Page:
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“Joyland”: A Story of Queer Love and Patriarchal Confines in Pakistan


PARK CITY, UTAH – JANUARY 21: (L–R) Nathan ruyle, Jasmin Tenucci, Apporva Guru Charan, Saim Sadiq, Maggie Briggs, and Katharina Otto-Bernstein attend the 2023 Sundance Film Festival “Joyland” premiere at the Park Avenue Theatre on January 21, 2023 in Park City, Utah. (Photo by Michael Tullberg/Getty Images)

By Lucy Spicer

Writer-director Saim Sadiq’s debut feature, Joyland, has the distinction of being the first Pakistani film to be selected as an entry at the Cannes Film Festival, where it won the Jury Prize in the Un Certain Regard section in 2022. Since its premiere, Joyland has continued to garner acclaim for its nuanced depiction of queer love, transgender identities, and the grave consequences of restrictive gender roles under an unyielding patriarchy.

“If I’m honest, I didn’t make the film with any sort of activism in mind,” confesses writer-director Saim Sadiq during the film’s post-screening discussion on January 21 at the Park Avenue Theatre in Park City, Utah. “Personally speaking, I’m far more interested in these people than making a film for the sake of a certain level of activism.”

Whether intentional or not, Joyland has sparked a wider discussion about trans identities in Pakistan. “Trans people have a big history in Pakistan,” says Sadiq. “They were actually part of royal courts. They were poets, they were artists, and they were very respected. It was after colonization that the discrimination came in, so we kind of have to unlearn that in our own way.”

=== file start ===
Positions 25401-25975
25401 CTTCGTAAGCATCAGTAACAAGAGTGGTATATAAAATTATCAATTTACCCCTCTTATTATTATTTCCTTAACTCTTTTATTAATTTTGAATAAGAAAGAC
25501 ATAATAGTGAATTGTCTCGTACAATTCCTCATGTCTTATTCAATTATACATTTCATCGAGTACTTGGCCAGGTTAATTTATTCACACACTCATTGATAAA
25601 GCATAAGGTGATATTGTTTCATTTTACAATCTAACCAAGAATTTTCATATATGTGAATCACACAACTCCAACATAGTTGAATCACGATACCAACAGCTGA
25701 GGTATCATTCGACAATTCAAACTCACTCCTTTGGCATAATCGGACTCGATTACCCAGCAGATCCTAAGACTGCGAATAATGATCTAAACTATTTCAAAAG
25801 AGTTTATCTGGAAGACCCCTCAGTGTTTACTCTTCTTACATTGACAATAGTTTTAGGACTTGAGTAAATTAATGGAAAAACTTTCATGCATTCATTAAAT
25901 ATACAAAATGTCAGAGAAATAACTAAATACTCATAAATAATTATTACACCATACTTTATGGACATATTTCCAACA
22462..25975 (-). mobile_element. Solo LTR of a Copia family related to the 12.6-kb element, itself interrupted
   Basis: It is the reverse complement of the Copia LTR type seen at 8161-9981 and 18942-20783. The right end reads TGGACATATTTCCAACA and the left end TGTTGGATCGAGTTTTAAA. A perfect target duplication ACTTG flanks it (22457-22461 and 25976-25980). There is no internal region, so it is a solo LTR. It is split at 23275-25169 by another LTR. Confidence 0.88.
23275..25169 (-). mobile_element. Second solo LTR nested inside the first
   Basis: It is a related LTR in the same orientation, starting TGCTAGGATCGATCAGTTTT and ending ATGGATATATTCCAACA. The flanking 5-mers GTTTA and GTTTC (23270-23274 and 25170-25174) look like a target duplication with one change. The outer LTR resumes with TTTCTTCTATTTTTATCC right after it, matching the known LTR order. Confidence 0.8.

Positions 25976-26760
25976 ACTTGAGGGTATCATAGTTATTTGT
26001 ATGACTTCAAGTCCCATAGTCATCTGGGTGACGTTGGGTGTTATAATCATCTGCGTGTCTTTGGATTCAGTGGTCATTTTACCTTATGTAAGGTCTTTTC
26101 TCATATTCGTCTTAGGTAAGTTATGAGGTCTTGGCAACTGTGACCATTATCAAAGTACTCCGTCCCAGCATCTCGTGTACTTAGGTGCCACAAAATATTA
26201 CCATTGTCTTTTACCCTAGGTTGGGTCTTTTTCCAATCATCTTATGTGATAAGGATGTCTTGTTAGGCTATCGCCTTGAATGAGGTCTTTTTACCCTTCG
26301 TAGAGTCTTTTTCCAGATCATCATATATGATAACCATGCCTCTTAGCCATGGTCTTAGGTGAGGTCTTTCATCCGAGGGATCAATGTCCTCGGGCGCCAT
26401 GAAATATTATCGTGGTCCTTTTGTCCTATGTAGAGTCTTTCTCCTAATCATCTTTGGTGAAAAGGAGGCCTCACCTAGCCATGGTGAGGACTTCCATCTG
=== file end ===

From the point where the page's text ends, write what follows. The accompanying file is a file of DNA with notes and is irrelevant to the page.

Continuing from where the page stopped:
Set in Lahore, Pakistan, the film revolves around the working-class Rana family, whose aging patriarch is desperate for a grandson. Morale is low when Nucchi (Sarwat Gilani), wife of the eldest Rana son, gives birth to yet another girl. Haider (Ali Junejo), the mild-mannered younger son, faces renewed pressure to find employment — he has been helping to take care of his nieces and domestic duties for years while his wife, Mumtaz (Rasti Farooq), is fulfilled in her work at a salon. When Haider gets a job as a backup dancer for Biba (Alina Khan), an alluring transgender star at an erotic theater, the cracks in the family’s traditional foundation begin to widen. As Haider explores his own desires, Mumtaz is left in free fall.

It’s easy to get quickly swept up in Joyland, where bright colors and purposeful lighting draw the eye in nearly every scene. Haider’s passionate, taboo love affair with a transgender woman drives the story initially, but we soon find ourselves wondering how well Haider really knows Biba, and whether or not he realizes what kind of consequences his actions (and inaction) have on those around him.

“[The film] starts out almost as a story of Haider, and then it becomes a romance, and it turns out not to be about that, really. What it really is about is either this ensemble of characters, or, if you had to really pick one character who this film is about, it’s Mumtaz,” explains Sadiq at the Q&A.

“But we had to balance these subjectivities between several characters, so we had to spend time with one, and then another, and then another. And we wanted an experience where you would ideally be able to empathize with each of them, even if they, when put together in a room, are kind of causing each other unintended — or intended — harm, emotionally speaking.”

At its heart, Joyland is about family, both biological and chosen. Sweet, sisterly interactions between Mumtaz and Nucchi provide welcome moments of levity, as do some of the small glimpses we get into Biba’s queer community. But, inevitably, the crushing weight of traditional gender roles takes its toll on the Rana family, and no one can be spared from the fallout.

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